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  1. I also hope that Mrs. Ongping will recognize that the killings are most probably done by the drug syndicates, to which the Philippine government has declared war against. In this case, people’s support and trust on the police is useful to boost the morale of the police, and in doing so, eventually, the “bad eggs” will be “purged”. This is also not just a matter of bad eggs in the police, but also in the ranks of politicians and businessmen as well. We should understand the distinction of that the corrupt police, politicians, businessmen, are a result of the influence of the drug syndicates, and not because the police system, politics, and business, are inherently corrupt.

  2. Ok, I will respond by saying that without a working court system we can’t fight crime. Our court system is rated one of the worst in the world. It takes over ten years for cases to be resolved. There is no equality. The rich walk and the poor are put into prison. Let’s get the SC to respond and fix the courts. That is their job.

    • Too late!!! The Philippine in too deep in hell. Only an epic or biblical tragedy can awake them from this nightmarish stupor!!!!

  3. Exactly right Ms. Ongpin

    Criminals don’t fear the death penalty because they don’t think they will be caught.
    Police corruption and incompetence are well known in the country.

    Pork barrel thieves get reelected and continue to be above the law attending dinners hosted by the President.

    In the Philippines it’s not what you do it’s who are you related to that matters.

    The justice system is a disgrace.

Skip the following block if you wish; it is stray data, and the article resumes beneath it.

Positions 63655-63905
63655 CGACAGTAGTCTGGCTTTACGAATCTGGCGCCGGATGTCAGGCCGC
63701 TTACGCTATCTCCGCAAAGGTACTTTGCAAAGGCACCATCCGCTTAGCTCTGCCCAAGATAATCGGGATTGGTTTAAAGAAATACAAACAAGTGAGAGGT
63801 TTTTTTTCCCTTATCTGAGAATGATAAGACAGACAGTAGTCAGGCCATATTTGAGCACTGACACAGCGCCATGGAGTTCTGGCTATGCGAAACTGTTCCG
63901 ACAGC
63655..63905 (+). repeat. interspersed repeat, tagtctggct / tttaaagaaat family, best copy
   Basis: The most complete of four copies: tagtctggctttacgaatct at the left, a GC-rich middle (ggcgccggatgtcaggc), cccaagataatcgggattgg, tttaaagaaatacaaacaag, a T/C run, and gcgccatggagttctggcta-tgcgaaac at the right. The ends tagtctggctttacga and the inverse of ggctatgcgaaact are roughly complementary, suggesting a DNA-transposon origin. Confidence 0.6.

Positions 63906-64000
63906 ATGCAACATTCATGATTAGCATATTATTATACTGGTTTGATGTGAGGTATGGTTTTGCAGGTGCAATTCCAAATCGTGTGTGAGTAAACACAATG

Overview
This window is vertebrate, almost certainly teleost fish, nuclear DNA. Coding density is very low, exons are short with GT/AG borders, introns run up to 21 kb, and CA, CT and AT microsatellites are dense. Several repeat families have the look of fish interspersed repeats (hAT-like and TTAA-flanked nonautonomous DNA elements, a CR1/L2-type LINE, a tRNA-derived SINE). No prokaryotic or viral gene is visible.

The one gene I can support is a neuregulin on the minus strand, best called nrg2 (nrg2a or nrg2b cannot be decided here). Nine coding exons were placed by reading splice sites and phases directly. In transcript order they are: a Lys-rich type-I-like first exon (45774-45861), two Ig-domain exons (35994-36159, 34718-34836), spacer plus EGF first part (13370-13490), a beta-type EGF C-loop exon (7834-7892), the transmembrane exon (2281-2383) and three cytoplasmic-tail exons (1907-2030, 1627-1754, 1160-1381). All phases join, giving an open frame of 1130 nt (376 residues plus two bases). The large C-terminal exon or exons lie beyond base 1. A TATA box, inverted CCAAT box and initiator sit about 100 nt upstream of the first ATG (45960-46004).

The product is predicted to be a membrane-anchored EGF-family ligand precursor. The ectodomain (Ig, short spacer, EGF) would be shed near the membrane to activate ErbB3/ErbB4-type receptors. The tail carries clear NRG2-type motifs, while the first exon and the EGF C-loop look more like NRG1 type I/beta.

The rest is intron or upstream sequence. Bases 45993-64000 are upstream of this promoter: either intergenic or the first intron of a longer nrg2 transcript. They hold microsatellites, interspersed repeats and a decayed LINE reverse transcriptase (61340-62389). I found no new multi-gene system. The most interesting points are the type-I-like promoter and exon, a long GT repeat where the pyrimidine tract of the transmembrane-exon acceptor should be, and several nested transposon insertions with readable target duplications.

• I 100% in agreement.
      Congress has excluded plunder/corruption, rape, etc., in the “Death penalty”, why?
      Corrupt Politicians has to protect themselves from death penalty for plunder/corruption and the rest are cover up for their convenience.

  4. No, these are crimes that happen from time to time in this country no matter who is in charge, but rarely makes the news and is usually recorded by ambulance chasers in far flung barrios and the like. Our institutions have been like that for decades. The overall response by the government is also the same, if not actually more responsible now because the police are acknowledging these crimes were perpetrated and investigations are going underway. How many of us had heard of crimes going unreported and going into hearsay because the people involved had been in power for decades?

    No, the issue here is that the old ways of pressuring the government to get what you want are no longer effective, and religious groups are unhappy for some reason. They are no longer keeping us distracted from the horrible lawlessness that existed outside aircon malls, gated communities and secured venues. Now you feel how helpless the truly ordinary citizen feels, the ones that eventually get absorbed into powerful organized religions in oder to feel safer.

    People have been acting with impunity in this country for a very long time, and now that crimes like these are being put into the light of day, the ‘citizens’ are demanding protection and action from the ‘highest authorities’?. People with connections and power have been buying protection and action from government for so long it had turned corruption into tradition. How do you think your househelp would cope if he is suddenly told to clean your new neigbors house in 24 hours and then given threats and explicit directions by every relative of his boss? The government is and has always been the only legal recourse we have, either support it, guide it or let it work and get out of its way.

  5. It is funny that this writer is asking that the motorcycle is the mode of choice for killling…a.k.a riding in tandem.
    Madame, this trend started with the Aquino administration, have you asked these questions before? or you just only realized belatedly these incidents, and they have not done and solved anything…right Mar? this writer make it appear as if it is only happening now….tsk..tsk…tsk…

  6. Amnata Pundit on

    I thought the country was reformed when Cory and her horde took over the national leadership in 1986, what happened?